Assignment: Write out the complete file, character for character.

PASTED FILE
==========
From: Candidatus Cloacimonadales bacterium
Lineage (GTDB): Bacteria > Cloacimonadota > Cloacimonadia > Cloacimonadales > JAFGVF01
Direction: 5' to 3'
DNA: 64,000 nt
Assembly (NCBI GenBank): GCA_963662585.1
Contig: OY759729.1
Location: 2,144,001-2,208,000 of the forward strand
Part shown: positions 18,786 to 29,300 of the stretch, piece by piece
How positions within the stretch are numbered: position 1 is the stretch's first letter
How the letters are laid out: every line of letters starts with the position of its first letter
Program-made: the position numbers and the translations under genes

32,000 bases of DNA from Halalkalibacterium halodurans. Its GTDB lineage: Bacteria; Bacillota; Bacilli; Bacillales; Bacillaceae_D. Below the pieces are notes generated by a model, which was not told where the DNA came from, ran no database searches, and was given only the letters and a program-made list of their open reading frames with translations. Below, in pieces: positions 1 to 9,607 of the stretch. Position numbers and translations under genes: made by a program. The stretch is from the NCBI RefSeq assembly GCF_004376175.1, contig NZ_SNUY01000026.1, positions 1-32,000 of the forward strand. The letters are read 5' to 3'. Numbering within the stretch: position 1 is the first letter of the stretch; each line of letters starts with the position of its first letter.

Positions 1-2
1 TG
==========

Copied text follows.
From: Candidatus Cloacimonadales bacterium
Lineage (GTDB): Bacteria > Cloacimonadota > Cloacimonadia > Cloacimonadales > JAFGVF01
Direction: 5' to 3'
DNA: 64,000 nt
Assembly (NCBI GenBank): GCA_963662585.1
Contig: OY759729.1
Location: 2,144,001-2,208,000 of the forward strand
Part shown: positions 18,786 to 29,300 of the stretch, piece by piece
How positions within the stretch are numbered: position 1 is the stretch's first letter
How the letters are laid out: every line of letters starts with the position of its first letter
Program-made: the position numbers and the translations under genes

32,000 bases of DNA from Halalkalibacterium halodurans. Its GTDB lineage: Bacteria; Bacillota; Bacilli; Bacillales; Bacillaceae_D. Below the pieces are notes generated by a model, which was not told where the DNA came from, ran no database searches, and was given only the letters and a program-made list of their open reading frames with translations. Below, in pieces: positions 1 to 9,607 of the stretch. Position numbers and translations under genes: made by a program. The stretch is from the NCBI RefSeq assembly GCF_004376175.1, contig NZ_SNUY01000026.1, positions 1-32,000 of the forward strand. The letters are read 5' to 3'. Numbering within the stretch: position 1 is the first letter of the stretch; each line of letters starts with the position of its first letter.

Positions 1-2
1 TG